Group Starts Push to Pass Hospital Tax - NBC Right Now/KNDO/KNDU Tri-Cities, Yakima, WA |

Group Starts Push to Pass Hospital Tax

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KENNEWICK, Wash.- A citizens group is ready to fight for a proposed tax increase to fund a new Kennewick General Hospital.

If you live in the hospital's district, that's Kennewick or south Richland, you would pay $42 a year per $100,000 of assessed value on your home.

This was the group's first formal announcement, but they say they've been anticipating this for months.

They're called Citizens for Quality Healthcare and they say getting a new KGH built at Southridge is about more than just healthcare.

"It was 55 years ago that right over there my dad and a group of dedicated physicians and community leaders met with a vision and an empty field, and their vision was that we are going to build a hospital and that's the declaration they made to the world," said Lelend Kerr, a member of the group.

That's the same vision Citizens for Quality Healthcare has today.

"Knock on the doors, ring the doorbells, posting signs, spreading the message, getting the word out campaign," Kerr said.

That fight hopes to build a new $128 million hospital, but it's more than health care that the committee says will benefit from a new KGH.

Lee Boman is on that committee.  He also lives in the controversial area of south Richland that asked to be de-annexed from KGH.  He says the economy should flourish.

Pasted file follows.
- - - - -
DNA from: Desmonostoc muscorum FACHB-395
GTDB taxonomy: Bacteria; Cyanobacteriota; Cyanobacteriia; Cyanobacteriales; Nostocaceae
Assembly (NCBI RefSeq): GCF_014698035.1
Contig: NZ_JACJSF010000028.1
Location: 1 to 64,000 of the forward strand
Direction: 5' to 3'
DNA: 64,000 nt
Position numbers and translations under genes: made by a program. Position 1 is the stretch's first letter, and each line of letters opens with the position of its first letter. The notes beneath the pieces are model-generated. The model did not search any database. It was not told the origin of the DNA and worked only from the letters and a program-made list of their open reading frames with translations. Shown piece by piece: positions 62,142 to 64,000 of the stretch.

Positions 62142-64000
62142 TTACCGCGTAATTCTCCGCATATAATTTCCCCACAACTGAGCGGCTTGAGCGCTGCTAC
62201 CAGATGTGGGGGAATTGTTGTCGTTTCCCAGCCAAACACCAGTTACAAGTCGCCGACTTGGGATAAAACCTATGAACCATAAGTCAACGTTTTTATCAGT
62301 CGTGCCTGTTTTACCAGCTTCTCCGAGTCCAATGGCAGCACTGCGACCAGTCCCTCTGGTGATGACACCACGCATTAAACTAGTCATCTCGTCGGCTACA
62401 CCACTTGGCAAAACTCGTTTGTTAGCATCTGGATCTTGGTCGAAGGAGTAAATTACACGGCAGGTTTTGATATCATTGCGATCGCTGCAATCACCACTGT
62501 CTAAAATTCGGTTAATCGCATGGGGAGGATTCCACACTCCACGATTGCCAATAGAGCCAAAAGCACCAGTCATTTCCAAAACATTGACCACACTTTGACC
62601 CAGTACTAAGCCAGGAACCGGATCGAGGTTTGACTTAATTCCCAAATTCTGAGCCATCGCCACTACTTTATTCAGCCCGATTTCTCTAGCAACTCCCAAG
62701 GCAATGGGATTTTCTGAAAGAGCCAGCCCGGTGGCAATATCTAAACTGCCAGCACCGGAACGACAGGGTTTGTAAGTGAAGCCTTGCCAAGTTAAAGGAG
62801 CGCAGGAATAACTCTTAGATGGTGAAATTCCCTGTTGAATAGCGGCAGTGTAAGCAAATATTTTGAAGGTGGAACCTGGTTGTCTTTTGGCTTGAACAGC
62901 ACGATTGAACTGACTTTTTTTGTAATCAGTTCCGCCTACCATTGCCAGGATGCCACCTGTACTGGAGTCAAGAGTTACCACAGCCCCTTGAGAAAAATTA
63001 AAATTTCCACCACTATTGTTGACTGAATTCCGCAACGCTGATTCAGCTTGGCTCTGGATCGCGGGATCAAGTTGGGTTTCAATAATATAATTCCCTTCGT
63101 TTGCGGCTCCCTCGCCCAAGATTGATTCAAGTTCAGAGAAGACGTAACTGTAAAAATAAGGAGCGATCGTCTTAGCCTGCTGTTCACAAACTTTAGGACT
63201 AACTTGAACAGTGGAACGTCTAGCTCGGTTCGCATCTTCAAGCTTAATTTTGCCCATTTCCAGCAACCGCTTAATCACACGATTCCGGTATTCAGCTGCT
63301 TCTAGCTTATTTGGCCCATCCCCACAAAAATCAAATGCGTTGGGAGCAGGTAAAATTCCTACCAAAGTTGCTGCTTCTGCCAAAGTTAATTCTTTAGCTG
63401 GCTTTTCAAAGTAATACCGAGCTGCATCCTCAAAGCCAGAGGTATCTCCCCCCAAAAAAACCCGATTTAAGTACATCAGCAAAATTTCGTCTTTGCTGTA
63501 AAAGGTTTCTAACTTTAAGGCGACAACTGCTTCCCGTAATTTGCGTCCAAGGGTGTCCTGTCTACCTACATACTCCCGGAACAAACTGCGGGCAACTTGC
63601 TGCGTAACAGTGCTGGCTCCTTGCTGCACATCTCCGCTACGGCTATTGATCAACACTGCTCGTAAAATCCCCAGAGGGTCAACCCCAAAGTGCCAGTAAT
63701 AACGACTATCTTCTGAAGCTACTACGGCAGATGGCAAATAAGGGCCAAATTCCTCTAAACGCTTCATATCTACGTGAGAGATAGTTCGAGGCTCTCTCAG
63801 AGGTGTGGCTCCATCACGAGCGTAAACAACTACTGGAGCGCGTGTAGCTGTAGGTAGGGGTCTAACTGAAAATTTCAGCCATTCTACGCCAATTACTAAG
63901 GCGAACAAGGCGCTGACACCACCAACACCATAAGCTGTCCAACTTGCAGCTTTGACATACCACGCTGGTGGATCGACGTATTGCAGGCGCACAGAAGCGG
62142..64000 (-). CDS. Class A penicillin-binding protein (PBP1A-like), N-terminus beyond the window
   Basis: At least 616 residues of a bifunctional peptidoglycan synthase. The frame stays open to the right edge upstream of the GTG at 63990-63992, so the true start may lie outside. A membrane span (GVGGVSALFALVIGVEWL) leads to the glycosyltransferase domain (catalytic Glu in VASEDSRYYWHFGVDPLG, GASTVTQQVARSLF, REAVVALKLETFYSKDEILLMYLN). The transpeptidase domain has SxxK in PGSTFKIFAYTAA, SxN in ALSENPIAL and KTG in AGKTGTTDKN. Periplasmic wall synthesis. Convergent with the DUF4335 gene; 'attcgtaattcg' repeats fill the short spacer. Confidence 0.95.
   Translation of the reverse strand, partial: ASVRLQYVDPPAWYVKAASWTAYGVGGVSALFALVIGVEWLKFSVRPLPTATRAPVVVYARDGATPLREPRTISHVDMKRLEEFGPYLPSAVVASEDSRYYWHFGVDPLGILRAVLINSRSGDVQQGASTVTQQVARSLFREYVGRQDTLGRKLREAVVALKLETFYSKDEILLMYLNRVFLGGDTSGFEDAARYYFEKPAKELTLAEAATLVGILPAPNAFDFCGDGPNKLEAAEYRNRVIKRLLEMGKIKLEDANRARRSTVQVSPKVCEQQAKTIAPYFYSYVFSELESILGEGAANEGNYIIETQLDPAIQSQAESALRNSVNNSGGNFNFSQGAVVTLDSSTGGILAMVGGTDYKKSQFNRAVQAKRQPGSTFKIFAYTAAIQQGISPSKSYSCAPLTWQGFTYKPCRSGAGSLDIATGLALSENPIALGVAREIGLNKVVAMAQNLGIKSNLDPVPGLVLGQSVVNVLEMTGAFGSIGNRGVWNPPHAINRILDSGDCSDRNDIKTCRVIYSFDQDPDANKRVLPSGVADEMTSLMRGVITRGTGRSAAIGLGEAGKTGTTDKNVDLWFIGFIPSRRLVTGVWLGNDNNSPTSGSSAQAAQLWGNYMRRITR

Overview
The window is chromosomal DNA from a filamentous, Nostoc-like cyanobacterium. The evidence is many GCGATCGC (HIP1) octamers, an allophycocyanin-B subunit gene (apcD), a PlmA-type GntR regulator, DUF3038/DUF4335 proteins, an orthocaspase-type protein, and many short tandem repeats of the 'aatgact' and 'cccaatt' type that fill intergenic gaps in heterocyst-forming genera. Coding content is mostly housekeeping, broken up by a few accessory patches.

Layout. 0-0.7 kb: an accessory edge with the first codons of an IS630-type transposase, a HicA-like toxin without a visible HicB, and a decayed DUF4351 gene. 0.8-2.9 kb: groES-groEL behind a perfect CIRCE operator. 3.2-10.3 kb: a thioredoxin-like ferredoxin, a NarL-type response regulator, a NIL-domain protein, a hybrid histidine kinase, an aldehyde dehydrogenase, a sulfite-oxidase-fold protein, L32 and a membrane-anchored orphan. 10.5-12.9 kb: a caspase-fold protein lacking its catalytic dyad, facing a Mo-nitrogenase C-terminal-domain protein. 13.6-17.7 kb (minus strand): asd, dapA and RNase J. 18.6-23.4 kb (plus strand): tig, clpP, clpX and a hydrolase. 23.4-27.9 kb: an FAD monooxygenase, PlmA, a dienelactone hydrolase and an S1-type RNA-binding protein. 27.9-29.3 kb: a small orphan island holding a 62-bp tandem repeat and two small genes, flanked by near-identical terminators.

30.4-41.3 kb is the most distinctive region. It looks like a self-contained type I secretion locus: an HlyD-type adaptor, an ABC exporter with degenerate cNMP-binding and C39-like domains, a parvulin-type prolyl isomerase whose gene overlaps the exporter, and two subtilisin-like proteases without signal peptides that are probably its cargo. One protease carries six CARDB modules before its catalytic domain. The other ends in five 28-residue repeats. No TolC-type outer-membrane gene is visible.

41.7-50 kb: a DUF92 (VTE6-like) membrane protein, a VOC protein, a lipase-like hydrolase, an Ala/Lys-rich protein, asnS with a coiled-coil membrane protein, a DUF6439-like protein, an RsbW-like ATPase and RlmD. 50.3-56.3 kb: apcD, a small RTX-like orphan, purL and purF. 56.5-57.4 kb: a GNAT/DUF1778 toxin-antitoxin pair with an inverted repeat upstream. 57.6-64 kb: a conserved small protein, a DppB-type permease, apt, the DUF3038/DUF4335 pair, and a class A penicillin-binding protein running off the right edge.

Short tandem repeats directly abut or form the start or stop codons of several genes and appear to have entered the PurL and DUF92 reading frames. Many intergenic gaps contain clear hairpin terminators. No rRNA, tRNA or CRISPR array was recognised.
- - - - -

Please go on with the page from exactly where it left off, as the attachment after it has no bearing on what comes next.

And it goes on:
"How good are the schools, how good is the healthcare? the two questions most often heard by families deciding whether to live, make a move to Tri-Cities," he said.

Despite arguments from many south Richland residents that they shouldn't have to pay the tax at all, others simply don't know why people are so up in arms.

"I don't think that's gonna be too bad for a year.  You know, I think we all need a better hospital for KGH," said Roxann Hallford.

Others we talked to were simply tired of more and more taxes.

 The citizens committe sees it differently.

"With three hospitals in Tri-Cities we have a competitive advantage over a lot of markets, and strengthening one of those three hospitals will strengthen our whole community," said Boman.

Many wonder why they'll have to pay even if they don't live in Kennewick.

The hospital district isn't associated with the City, kind of like the way both Richland and West Richland residents are part of the Richland School District and the only people who'll vote on this are those who would pay it.

Meaning the people living in that KGH district.